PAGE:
Galaxy’s Arms are Rotating Backwards

by Fraser Cain on January 10, 2008

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NGC 4622. Image credit: Hubble
As galaxies rotate, their spiral arms usually sweep back, trailing behind the rotation of the galaxy. But astronomers have found a galaxy that defies this convention, with its arms opening outward in the same direction as the rotation of the galaxy’s disk.

The galaxy, known as NGC 4622, lies 200 million light years away in the constellation Centaurus. A team of American astronomers analyzed images of the galaxy, and discovered that it has a previously hidden inner counter clockwise pair of spiral arms.

“Contrary to conventional wisdom, with both an inner counter-clockwise pair and an outer clockwise pair of spiral arms, NGC 4622 must have a pair of leading arms,” said Dr. Gene Byrd from the University of Alabama. “With two pairs of arms winding in opposite directions, one pair must lead and one pair must trail. Which way is which depends on the disk’s rotation. Alternatively, the inner counter clockwise pair must be the leading pair if the disk turns counter clockwise.”

This isn’t the first time the team announced their findings that NGC 4622 had a leading pair of spiral arms. Other astronomers were skeptical of the result, since the galaxy disk is only tilted 19 degrees from face-on, and clumpy clouds of dust could confuse the results.

The researchers came back and used two different independent techniques to verify the direction the arms are spinning.

Further observations are coming, since images from the Hubble Space Telescope revealed a dark dust lane in the centre of the galaxy. This suggests that NGC 4622 may have consumed a smaller companion galaxy, and this could help explain where the additional spiral arms came from.

Original Source: University of Alabama News Release

About 

Fraser Cain is the publisher of Universe Today. He's also the co-host of Astronomy Cast with Dr. Pamela Gay.

dustin January 11, 2008 at 8:14 AM

Two quich questions please, When do you think that galaxy NGC 4622 may have consumed another galaxy? And if it did consume another galaxy how would it have gained additional spiral arms?

Rick Eyerdam January 11, 2008 at 8:20 AM

So which rules of gravity and motion apply and which are being discarded in this scenario?

John Mendenhall January 11, 2008 at 8:35 AM

Say, fellow posters, take a look at this week’s articles, starting with this one and working back. If this keeps up, Fraser can shut down the ATM section, the mainstreamers are doing ATM themselves, including ideas that would have been laughed off ATM. And the mainstreamers have the observations to back up their claims. Now for some independent verification.

My favorite so far is the intermediate black holes from globular clusters.

RUF January 11, 2008 at 9:38 PM

It is a beautiful, delicate looking galaxy. A merger probably happened long ago. Knowing if there are rapid star-forming areas in the galaxy may answer how long ago a merger took place. Are there any Spitzer images of NGC 4622?

John Tomassoni January 15, 2008 at 1:53 PM

For me, I have to take the position that it is impossible for a galaxy to have two sets of arms that are connected, to be rotating in opposite directions.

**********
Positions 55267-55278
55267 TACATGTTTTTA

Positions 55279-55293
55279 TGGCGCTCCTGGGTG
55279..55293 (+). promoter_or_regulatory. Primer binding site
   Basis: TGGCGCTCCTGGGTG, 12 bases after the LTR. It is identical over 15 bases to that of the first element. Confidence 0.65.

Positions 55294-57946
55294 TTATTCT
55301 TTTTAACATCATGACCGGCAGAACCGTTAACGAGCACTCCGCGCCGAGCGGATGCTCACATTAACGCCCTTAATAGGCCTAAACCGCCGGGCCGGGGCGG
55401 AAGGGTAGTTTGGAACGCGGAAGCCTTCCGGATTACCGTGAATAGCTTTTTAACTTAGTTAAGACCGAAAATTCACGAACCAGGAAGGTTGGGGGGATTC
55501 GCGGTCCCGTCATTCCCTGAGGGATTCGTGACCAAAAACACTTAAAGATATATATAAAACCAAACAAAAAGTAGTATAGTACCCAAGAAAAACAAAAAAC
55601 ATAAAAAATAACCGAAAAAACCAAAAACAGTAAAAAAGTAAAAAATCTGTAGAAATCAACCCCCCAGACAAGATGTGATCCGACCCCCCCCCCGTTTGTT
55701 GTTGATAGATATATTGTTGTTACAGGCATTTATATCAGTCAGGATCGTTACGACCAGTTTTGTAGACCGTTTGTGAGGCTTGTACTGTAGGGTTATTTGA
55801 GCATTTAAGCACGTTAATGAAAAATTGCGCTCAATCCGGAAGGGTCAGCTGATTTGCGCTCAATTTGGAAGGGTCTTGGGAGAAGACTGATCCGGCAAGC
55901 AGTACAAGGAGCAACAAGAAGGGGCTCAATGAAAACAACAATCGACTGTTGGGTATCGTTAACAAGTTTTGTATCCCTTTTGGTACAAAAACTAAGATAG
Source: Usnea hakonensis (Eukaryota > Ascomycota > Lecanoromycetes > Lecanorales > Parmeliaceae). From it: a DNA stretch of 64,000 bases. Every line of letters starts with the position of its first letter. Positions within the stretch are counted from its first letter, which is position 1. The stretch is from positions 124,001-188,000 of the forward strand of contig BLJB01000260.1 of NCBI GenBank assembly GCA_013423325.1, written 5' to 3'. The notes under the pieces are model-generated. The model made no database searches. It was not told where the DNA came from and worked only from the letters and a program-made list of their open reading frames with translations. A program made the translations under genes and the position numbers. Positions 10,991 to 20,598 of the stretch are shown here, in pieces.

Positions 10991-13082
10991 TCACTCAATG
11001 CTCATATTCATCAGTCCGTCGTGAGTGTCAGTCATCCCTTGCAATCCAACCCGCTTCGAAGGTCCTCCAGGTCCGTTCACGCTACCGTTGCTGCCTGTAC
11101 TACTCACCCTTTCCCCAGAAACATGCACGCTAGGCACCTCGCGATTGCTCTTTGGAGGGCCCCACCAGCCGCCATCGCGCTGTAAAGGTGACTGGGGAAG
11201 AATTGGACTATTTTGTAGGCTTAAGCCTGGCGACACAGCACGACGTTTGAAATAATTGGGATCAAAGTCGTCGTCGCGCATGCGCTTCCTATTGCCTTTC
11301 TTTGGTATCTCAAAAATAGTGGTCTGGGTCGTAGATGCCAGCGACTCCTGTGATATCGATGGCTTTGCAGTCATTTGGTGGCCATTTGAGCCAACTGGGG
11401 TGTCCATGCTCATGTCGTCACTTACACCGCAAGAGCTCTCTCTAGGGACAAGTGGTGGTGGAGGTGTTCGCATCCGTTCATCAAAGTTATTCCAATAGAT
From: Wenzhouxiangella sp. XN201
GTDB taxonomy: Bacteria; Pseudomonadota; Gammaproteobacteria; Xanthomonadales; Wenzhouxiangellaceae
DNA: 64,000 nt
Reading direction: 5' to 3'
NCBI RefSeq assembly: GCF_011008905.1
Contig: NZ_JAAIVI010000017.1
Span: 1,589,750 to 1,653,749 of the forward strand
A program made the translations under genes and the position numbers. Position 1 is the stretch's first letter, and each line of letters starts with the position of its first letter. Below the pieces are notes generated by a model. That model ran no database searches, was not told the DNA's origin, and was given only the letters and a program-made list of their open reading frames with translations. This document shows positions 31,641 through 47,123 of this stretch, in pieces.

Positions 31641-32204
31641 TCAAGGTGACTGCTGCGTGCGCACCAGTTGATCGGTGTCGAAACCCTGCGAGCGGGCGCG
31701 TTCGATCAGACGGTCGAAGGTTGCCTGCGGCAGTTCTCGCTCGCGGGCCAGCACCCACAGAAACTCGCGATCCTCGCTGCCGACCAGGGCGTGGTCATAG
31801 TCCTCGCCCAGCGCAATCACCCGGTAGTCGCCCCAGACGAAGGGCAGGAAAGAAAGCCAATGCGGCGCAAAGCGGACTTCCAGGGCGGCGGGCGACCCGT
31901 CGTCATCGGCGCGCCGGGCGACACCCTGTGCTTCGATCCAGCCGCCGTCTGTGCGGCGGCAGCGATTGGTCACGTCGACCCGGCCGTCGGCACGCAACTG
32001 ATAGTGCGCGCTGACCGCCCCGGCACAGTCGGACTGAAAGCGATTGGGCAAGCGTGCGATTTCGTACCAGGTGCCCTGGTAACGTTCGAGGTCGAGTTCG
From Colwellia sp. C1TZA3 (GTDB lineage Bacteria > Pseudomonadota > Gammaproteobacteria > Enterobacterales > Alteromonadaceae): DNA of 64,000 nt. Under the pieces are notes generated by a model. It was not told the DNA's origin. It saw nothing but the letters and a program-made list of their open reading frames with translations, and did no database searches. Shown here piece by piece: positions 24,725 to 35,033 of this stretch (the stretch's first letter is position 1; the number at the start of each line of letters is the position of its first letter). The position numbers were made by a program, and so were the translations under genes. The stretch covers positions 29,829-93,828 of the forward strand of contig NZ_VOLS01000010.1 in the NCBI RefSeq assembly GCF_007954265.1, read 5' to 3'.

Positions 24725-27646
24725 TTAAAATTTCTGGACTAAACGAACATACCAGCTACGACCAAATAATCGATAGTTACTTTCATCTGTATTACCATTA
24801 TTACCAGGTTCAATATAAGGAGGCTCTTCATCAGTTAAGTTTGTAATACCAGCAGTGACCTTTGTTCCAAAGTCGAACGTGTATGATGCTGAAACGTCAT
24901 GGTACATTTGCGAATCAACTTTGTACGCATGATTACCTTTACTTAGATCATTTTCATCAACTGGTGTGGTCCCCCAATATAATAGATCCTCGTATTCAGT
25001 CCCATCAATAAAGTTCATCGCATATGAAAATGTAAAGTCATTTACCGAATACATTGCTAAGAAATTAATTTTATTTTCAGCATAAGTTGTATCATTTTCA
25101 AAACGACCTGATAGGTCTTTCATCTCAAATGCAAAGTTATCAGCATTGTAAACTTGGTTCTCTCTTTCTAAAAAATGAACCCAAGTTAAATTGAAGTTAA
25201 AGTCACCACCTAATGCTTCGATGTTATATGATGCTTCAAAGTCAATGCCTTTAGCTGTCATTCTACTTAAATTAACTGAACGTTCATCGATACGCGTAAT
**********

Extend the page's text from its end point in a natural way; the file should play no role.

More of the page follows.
If the opposing spin of one set of arms was really due to an assumed collision with another (unknown) body, as suggested by the U of Alabama team, it would be most likely that the resulting motion of the contacted arm would be very unlike the opposing arm — but in reality, the arm motion of each side are quite similar to each other (nearly symmetrical). It would be most likely that the resulting motion of one arm, if contacted by an alien body, would be, at least, somewhat ‘out-of-plane’ with respect to the rest of the parent galaxy.

My view of NGC 4622 indicates that –
o two arms initially formed each on opposite sides of the parent body.
o they continually expanded outward around the parent at slightly greater than escape velocity.
o then when they reached about 180 deg from their origin, one continues on, but the other splits into two sub-arms.
o the outer sub-arm takes on a slight increase in escape velocity and continues a pattern away from its parent.
o the inner sub-arm slows somewhat from its original speed (decreases escape velocity) and, consequently, patterns inward toward its parent.
o this altered inner sub-arm trajectory (as well as the outer sub-arm) may now be tilted somewhat out of its original plane of motion.
o this slower inner sub-arm motion could now give the impression to an observer that it is an arm that is moving in the opposite direction from which it originated — opposite motion from the outer arms. But I believe that it is simply continuing on in its original general direction, but at a slower speed, and moving inward toward its parent. Slower than escape velocity will cause it to traject into its parent somewhat like a near vertical rocket launch from earth.

What caused the arm split? Who knows? But it could be the same object presumed by the U of Alabama team to have collided with NGC 4622 to cause the reversal in arm rotation. No one could possibly determine when it impacted, where it contacted NGC 4622, its size, shape, density, velocity, direction of motion at impact with respect to the path of NGC 4622.

It appears to me that my hypothesis (impacting body splits an arm) is certainly questionable, but it appears to be more logical than an impacting body causing a reversal in arm rotation.

Readers — what are your thoughts?

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